Introduction

Video Interview: Dr Samra on Hypoglycemia

Our brochure


About this website

This website is dedicated to helping people understand what hypoglycemia is, how it relates to other conditions (in particular diabetes, food allergies and mental illness), and how it can be treated.

Contained within you will find information about the Hypoglycemic Health Association of Australia (HHAA, a non-profit charitable organisation formed in 1985), our newsletters (published three times a year), recipes to suit a hypoglycemic diet, and public meetings/support groups held by the Association at which experts give lectures on topics related to hypoglycemia or other nutritional disorders.

We also welcome you to come and join our group on Facebook! Facebook


What does hypoglycemia mean?

Hypoglycemia literally means “low blood sugar”. A person who suffers from hypoglycemia may experience a high blood sugar “spike” after ingesting sugar or caffeine (or some prescription or illegal drugs), and then a subsequent “low” around two hours later (this time can vary from person to person). During the “low”, the brain is not receiving enough energy to function correctly and this affects energy and mood (and lead to more serious long term problems such as anxiety, fatigue and depression). A key symptom of hypoglycemia is quite often disturbed sleep, typically occurring between 2am and 3am, when the blood sugar drops too low and the adrenal reaction to bring the blood sugar level back to normal causes the person to wake.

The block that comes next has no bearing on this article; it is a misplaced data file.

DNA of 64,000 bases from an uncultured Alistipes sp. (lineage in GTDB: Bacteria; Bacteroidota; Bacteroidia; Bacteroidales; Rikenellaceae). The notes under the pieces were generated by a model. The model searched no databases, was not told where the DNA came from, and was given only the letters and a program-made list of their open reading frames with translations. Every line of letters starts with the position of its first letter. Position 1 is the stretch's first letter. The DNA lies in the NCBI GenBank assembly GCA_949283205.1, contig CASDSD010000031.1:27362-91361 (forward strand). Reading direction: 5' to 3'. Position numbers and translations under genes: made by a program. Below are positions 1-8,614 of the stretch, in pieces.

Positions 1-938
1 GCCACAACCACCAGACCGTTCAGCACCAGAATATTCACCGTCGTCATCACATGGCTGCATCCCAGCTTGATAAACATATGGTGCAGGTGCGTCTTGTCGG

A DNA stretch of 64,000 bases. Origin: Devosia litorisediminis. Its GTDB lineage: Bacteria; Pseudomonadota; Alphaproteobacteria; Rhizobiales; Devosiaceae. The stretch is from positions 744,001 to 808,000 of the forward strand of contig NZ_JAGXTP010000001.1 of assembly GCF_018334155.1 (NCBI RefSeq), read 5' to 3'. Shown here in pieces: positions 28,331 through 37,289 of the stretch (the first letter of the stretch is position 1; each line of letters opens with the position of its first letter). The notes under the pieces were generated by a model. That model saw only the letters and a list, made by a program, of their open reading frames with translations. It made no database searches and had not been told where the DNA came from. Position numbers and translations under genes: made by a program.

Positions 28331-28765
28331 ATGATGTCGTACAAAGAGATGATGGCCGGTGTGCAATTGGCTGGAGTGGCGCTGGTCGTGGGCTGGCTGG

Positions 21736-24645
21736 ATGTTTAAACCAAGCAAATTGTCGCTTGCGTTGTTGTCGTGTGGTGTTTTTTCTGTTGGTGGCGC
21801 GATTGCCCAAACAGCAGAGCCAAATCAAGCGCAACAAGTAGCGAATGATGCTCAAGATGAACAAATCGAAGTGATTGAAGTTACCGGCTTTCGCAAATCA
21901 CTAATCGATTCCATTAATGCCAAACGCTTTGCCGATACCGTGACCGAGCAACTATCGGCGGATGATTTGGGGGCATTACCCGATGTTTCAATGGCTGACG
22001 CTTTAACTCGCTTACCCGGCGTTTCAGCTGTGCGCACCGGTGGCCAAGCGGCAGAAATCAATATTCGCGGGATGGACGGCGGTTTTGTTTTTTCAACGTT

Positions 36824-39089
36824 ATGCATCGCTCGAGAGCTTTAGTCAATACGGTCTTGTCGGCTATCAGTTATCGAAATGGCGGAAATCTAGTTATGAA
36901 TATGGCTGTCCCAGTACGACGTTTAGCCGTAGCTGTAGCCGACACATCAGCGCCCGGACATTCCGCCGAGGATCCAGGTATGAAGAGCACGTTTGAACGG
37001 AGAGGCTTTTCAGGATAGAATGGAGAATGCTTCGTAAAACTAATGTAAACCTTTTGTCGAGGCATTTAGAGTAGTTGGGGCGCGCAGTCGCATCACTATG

The hypoglycemia questionnaire

This Questionnaire has been provided by the Hypoglycemic Health Association of Australia in order to help health professionals and sufferers identify, diagnose and treat this condition. Hypoglycemia affects about 4% of the population.  It is a reactive condition occurring in response to sugar or sweet food consumption. It is not rare!  This is not diabetes!

The link between hypoglycemia and other conditions

Hypoglycemia is also a precursor to diabetes and some mental illnesses, and may be responsible for low energy periods during the day (as are food allergies and intolerances/sensitivities). Food allergies or sensitivities and candidiasis (thrush, tinea etc) are often associated with hypoglycemia.

 

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